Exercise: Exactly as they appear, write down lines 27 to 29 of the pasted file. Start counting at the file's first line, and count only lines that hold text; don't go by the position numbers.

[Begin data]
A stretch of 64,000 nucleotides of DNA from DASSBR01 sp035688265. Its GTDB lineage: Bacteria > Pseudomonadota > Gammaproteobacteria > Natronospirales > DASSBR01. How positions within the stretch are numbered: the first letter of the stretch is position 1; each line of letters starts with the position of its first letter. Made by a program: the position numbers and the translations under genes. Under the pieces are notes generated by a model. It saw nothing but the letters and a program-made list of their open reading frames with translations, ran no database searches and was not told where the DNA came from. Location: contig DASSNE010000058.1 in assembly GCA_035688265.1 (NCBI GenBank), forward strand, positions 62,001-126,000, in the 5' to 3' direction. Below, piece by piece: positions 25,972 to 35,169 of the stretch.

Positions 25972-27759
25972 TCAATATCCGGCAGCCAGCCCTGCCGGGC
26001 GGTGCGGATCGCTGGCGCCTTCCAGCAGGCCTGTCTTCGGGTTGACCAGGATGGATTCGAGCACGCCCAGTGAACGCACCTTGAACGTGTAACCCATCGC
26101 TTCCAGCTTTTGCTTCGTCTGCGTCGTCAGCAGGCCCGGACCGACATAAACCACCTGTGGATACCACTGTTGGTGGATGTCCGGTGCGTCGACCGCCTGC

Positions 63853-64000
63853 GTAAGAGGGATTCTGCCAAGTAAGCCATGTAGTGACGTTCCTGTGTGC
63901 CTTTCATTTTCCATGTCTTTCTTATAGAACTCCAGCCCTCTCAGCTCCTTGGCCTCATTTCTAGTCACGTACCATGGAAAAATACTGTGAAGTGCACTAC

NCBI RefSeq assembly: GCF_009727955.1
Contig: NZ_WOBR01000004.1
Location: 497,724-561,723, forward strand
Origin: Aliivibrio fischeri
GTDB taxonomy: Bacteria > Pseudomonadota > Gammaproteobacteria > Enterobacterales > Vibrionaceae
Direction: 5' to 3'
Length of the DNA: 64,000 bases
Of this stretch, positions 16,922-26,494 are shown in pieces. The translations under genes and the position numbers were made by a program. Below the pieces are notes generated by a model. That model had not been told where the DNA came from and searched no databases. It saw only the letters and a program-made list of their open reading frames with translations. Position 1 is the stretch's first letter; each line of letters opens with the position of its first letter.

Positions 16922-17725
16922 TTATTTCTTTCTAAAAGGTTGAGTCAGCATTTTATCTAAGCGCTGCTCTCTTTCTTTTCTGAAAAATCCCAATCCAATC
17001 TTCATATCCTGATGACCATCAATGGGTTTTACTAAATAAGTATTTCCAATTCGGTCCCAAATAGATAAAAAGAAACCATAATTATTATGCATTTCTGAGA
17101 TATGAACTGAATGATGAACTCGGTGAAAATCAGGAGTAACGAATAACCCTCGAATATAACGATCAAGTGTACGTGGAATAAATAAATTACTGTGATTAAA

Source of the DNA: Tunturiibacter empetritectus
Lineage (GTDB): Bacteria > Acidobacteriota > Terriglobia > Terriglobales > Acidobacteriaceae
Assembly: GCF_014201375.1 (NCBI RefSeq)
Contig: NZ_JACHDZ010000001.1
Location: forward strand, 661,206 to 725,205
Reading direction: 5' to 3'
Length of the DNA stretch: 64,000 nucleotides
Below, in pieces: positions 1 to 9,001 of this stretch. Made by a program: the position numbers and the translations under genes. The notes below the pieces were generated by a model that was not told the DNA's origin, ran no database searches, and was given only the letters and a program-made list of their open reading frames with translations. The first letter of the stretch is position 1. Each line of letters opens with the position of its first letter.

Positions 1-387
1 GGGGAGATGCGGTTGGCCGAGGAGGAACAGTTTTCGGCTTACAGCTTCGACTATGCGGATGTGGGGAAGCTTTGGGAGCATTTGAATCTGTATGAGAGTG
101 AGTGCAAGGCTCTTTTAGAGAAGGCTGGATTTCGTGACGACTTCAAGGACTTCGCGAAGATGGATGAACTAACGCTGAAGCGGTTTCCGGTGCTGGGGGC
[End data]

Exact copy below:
Length of the DNA stretch: 64,000 nucleotides
Below, in pieces: positions 1 to 9,001 of this stretch. Made by a program: the position numbers and the translations under genes. The notes below the pieces were generated by a model that was not told the DNA's origin, ran no database searches, and was given only the letters and a program-made list of their open reading frames with translations. The first letter of the stretch is position 1. Each line of letters opens with the position of its first letter.

Positions 1-387